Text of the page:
Most of the flood insurance claims filed in the wake of 2012’s Hurricane Sandy have long since been settled. But many owners claim that they didn’t get enough money, with some even suing their insurance carriers for more. More than 1,000 cases have dragged on for months in New Jersey and New York federal courts with little to no results.

But there’s a new wrinkle: Homeowners’ attorneys now say that insurance companies and their engineers followed a routine practice of rewriting the reports filed by freelance engineers hired to inspect the flooded houses, using the altered reports to deny claims. Based on that pattern, high-powered Texas trial lawyer Steve Mostyn has filed class action suits against several engineering firms and insurance companies under the federal Racketeer Influenced and Corrupt Organizations (RICO) statute. 

The fiddling first came to light when homeowners Deborah Raimey and Larry Raisfeld sued flood insurance carrier Wright National over their flooded-out house in Long Beach, N.Y. Wright denied the couple’s claim, referring to an engineering report by Louisiana-based engineering firm U.S. Forensic. But Raisfeld found out that the engineer who actually visited the house had originally concluded the building was a total loss because of the flood. Another engineer employed in the U.S. Forensic office, without viewing the house, rewrote the report and reversed the conclusion.

Attorneys for the insurance company did not produce the original report during discovery, and also tried to keep the second engineer from being called to testify. U.S. Magistrate Gary Brown punished the insurance attorneys for what he called “reprehensible gamesmanship” by requiring them to pay the plaintiff’s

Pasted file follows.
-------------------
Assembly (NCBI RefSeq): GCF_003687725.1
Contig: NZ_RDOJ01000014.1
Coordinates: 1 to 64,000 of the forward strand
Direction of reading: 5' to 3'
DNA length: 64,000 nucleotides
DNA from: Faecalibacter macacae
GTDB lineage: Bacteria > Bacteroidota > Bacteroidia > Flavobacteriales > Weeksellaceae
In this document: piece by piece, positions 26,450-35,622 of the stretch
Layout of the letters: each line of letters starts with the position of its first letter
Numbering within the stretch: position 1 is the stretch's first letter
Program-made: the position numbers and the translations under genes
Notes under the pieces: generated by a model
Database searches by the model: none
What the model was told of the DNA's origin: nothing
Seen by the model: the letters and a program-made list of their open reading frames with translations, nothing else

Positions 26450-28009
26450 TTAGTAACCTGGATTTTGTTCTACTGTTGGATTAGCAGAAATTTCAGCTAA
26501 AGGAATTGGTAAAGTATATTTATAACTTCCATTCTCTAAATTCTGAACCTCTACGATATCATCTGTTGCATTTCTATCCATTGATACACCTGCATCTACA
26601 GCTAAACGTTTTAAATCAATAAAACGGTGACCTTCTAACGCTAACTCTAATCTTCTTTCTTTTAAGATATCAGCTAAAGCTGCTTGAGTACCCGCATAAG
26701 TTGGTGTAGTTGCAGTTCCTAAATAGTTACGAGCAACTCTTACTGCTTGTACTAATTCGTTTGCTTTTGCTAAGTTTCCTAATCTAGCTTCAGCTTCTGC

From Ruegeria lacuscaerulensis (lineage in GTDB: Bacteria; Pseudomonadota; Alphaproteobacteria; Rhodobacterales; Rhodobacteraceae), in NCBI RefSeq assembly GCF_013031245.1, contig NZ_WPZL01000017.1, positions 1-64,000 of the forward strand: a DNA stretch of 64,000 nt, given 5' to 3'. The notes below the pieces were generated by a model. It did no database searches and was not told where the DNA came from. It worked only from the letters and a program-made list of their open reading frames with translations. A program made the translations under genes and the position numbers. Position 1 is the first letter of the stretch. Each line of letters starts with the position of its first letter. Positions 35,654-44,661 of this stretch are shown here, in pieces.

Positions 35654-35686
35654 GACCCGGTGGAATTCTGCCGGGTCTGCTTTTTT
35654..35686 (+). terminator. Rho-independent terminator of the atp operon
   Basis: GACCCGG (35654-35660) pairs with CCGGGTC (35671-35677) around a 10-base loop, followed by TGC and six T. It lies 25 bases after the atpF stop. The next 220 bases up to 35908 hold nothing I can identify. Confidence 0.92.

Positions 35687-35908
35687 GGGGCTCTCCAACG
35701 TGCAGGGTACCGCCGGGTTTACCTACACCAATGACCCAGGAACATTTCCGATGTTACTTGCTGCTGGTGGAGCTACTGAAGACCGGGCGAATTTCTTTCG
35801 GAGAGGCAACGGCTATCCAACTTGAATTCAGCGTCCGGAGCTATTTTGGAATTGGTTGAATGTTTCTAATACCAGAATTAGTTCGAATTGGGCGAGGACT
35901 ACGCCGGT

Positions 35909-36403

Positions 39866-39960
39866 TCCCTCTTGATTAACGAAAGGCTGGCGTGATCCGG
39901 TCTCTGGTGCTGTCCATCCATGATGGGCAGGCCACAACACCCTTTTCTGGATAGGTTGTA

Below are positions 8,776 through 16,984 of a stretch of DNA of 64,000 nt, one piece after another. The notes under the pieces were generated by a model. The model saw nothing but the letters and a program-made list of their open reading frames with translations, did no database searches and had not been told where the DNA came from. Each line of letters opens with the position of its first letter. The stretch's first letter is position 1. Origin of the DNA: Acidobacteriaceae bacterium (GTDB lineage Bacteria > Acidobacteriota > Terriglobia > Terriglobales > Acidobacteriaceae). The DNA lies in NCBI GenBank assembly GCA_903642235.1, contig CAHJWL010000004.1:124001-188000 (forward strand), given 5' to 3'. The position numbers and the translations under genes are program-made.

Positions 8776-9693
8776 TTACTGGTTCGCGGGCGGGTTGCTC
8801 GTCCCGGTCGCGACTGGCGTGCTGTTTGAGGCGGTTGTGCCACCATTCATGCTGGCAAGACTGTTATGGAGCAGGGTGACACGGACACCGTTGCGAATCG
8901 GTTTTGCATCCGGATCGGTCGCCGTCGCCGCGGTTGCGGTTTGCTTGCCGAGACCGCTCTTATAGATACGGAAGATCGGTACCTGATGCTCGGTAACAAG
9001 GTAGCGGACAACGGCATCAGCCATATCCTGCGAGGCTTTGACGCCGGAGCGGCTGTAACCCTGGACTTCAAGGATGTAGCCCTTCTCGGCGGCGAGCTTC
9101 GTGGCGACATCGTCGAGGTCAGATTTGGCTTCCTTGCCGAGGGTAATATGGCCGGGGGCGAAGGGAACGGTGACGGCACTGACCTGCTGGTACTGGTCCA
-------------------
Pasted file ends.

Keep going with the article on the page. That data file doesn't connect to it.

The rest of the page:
attorney fees for the hearing. Brown also issued a blanket order for all parties in all flood suits in his court to produce every version of any report in every case, including rough drafts and revisions.

It’s an early win for Mostyn, but it pales beside the dollars he might reap in the bigger game. Mostyn, a controversial figure in his home state, made a fortune by winning hundreds of millions of dollars in lawsuits targeting the Texas Windstorm Insurance Association after 2008’s Hurricane Ike. New York and New Jersey laws don’t provide for punitive damages or attorney’s fees in a contested flood insurance case, according to Philadelphia trial lawyer Maxwell Kennerly. But Mostyn is suing in federal court. “RICO & Class Action give him the possibility of treble damages and attorney’s fees, making the cases worthwhile,” Kennerly says.

The defense also has deep pockets. Carriers with the National Flood Insurance Program (NFIP) can charge the Federal Government for their legal expenses. But politically, that could put them in a harsh light as flooded-out homeowners have to fight the government to unveil claims adjustment discrepancie. Already, U.S. Senators have prevailed on FEMA to order the release of all flood claim reports in contested cases, and the New York Attorney General’s office has opened a criminal investigation.

Insurance company executives call the report rewriting “peer review,” and they say it’s a common practice. Wright National’s president, Neal Conolly, argues that the original report from the Raimey case was only changed because the investigating engineer went back and got a better look. “I’m shocked that anybody would be surprised that somebody who wasn’t able to see the full condition [of the building] could change their mind,” Conolly says.

But two federal judges disagree. On appeal, U.S. District Court judge Joseph Bianco upheld magistrate Brown’s sanctions on Wright’s legal team. “Having carefully reviewed the record, it is absolutely clear to this Court that the process that led to the modification of the initial engineering report (including the
removal of observations that were inconsistent with the new conclusions) was flawed,” Bianco wrote.

And Mostyn has more examples, including two where court filings say that the person revising the report (a manager at engineering firm HiRise) was not a licensed engineer. New York engineer Harold Weinberg says that he never saw the revised reports issued over his signature and bearing a photocopy of his engineer’s seal. Weinberg, for one, is not calling that peer review, testifying in a deposition, “The False Report issued by HiRise, purportedly in my name, is a forgery.”